HomeGrown Solution: Affordable Tracheostomy Skills Trainer


Affordable Tracheostomy Skills Trainer

Submitted By

Lisa Young, MSN, RN
Margaret DeYoung, MS, RN, CNS

HomeGrown Solution Number


Identification of the Problem

During the early days of the Covid-19 pandemic, many nursing programs were tasked with adapting curriculum to remote formats. Though didactic course content could be delivered remotely with success, hands-on skills training sessions were difficult to replicate at a distance. Access to affordable models on which students could remotely practice nursing skills was identified as essential when uncertainty prevailed in regard to resumption of in-person clinical skills labs.

Unique Idea

I researched the availability of affordable tracheostomy skills trainers that could be purchased in quantity so students could practice basic tracheostomy skills remotely, either with direction from faculty via an online platform, or while following along with an instructional video or an acceptable skills checklist. I was unable to locate any tracheostomy models that were less than $700, a price that was completely cost-prohibitive. As a simulationist, I imagined that a low-cost device could be created to house a tracheostomy tube in a manner that could provide adequate realism to support the students' practice of relevant tracheostomy skills remotely. They could record themselves performing the skills and the recording could be uploaded to the faculty. Or the devices could be used in a classroom or skills lab while all students could practice simultaneously, rather than waiting for one trainer to become available.


  1. Create a cost-effective tracheostomy skills trainer for nursing students to practice changing the dressing and securement devices, and suctioning
  2. Create the described device in such a manner that it is also durable, easy to clean, and portable


  1. High-density foam roller (used for physical therapy, yoga, or stretching), 6-inch diameter. These come in various lengths and I have utilized both the 36-inch and 48-inch varieties (Amazon), cutting them into 6-inch sections. The texture is firm, but not brittle. One 6-inch section makes one skills trainer with a simulated neck diameter of about 19 inches. One could consider using smaller diameter foam rollers to simulate pediatric tracheostomy skills.
  2. Tracheostomy tube for each trainer to be created. When I was purchasing the tracheostomy tubes, availability of many models was very limited due to the pandemic. I was able to locate a large quantity of tracheostomy tubes (Shiley size 10) with an inner diameter of 8.9mm and an outer diameter of 13.8mm and proceeded with that tracheostomy tube for the trainers for an adult-sized model. Different sizes of tracheostomy tubes could be accommodated on these trainers by adjusting the sizes of holes made in the foam roller sections.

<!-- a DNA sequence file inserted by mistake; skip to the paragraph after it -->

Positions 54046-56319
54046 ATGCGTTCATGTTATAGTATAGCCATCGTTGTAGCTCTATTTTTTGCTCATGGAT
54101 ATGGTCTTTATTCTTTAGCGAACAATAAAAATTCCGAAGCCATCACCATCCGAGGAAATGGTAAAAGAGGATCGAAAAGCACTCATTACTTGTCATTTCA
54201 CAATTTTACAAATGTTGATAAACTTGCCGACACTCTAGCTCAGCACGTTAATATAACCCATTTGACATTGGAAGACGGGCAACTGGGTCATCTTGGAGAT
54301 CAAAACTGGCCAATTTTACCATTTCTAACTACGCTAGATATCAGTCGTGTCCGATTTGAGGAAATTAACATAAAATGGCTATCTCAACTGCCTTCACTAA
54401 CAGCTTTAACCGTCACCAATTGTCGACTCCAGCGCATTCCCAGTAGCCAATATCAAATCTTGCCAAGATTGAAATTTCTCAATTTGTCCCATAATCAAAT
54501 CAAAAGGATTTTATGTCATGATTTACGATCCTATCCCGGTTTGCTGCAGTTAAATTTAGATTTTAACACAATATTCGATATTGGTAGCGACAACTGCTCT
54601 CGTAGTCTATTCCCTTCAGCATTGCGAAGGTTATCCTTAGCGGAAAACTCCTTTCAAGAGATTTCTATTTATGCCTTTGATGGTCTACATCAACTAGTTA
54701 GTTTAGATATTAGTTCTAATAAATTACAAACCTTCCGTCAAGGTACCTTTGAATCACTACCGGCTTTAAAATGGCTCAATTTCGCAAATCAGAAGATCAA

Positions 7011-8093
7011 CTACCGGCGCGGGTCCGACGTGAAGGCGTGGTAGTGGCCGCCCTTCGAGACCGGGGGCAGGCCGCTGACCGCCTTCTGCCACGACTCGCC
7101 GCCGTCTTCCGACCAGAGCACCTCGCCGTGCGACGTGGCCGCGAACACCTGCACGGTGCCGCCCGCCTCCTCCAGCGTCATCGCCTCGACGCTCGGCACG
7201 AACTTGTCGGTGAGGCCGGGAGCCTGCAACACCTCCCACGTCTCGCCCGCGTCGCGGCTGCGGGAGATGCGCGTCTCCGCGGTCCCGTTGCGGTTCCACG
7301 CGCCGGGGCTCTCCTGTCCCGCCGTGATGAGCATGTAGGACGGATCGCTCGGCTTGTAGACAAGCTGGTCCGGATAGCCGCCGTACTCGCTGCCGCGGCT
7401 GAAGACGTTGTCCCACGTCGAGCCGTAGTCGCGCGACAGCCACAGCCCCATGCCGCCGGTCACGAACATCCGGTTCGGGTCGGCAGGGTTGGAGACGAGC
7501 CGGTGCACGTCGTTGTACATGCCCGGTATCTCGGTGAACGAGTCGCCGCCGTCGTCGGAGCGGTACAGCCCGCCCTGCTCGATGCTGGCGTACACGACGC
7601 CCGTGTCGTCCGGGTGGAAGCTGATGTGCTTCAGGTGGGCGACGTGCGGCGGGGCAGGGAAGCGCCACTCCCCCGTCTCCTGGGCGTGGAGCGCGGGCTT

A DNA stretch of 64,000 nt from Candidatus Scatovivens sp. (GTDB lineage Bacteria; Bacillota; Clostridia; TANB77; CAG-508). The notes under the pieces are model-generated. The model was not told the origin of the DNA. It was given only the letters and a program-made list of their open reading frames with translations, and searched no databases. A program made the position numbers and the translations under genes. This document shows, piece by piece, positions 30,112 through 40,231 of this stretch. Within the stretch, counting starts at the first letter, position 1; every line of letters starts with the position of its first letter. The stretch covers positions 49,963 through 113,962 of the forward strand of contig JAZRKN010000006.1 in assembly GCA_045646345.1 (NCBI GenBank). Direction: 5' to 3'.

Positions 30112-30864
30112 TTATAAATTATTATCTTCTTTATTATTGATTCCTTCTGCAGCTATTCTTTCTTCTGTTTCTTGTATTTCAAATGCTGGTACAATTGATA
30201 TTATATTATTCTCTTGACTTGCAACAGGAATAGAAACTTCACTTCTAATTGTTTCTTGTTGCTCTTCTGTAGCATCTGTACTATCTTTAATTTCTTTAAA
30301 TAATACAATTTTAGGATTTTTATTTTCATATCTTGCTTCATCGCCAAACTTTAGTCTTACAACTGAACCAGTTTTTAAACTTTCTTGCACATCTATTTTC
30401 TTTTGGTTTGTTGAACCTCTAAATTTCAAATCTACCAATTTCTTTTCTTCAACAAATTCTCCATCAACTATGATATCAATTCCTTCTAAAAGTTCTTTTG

3. Tracheostomy ties or other securement device for each trainer. The tracheostomy tubes I purchased came with ties and I purchased an additional securement device for each so that students could practice changing both.
  4. 6-dram prescription pill bottle (optional) for each trainer
  5. Split sponges or 4x 4s
  6. Tracheostomy suctioning kits (for skills practice)
  7. Tracheostomy dressing change kits (for skills practice)

Steps to Creating the Solution

  1. Cut the foam roller(s) into 6-inch sections using either a hand saw or electric knife.
  2. With a permanent marker or pen, make a mark on one flat end of a section of foam roller that is 1 1/2 inches from its outside curved surface. This will be the bottom of the trainer.
  3. Drill a 3/4-inch hole about 4 inches straight into the foam roller at the mark you made. The opposite surface that will be the top of the trainer needs to stay intact.
  4. Next, you need to prepare to make a hole on the outer curved side of the foam roller that serves as the 'neck' to accommodate the curved shape of the tracheostomy tube you will be inserting. To this end, make a mark on the outer side of the foam roller about 2 inches down from the intact top surface as you visualize it connecting downward with the first hole you made.
  5. Drill a 3/4-inch hole into your mark at a downward angle until it meets the other hole you made previously, about 1 1/2 inches deep. You are aiming the drill bit towards the bottom of the trainer at an angle that will accommodate the curved shape of the tracheostomy tube.
  6. Using your fingers, clear the foam debris out of both holes and smooth the interior surfaces.
  7. Carefully manipulate the tracheostomy tube into the hole on the curved side of the model.
  8. Attach the dressing and ties/securement device to complete the trainer.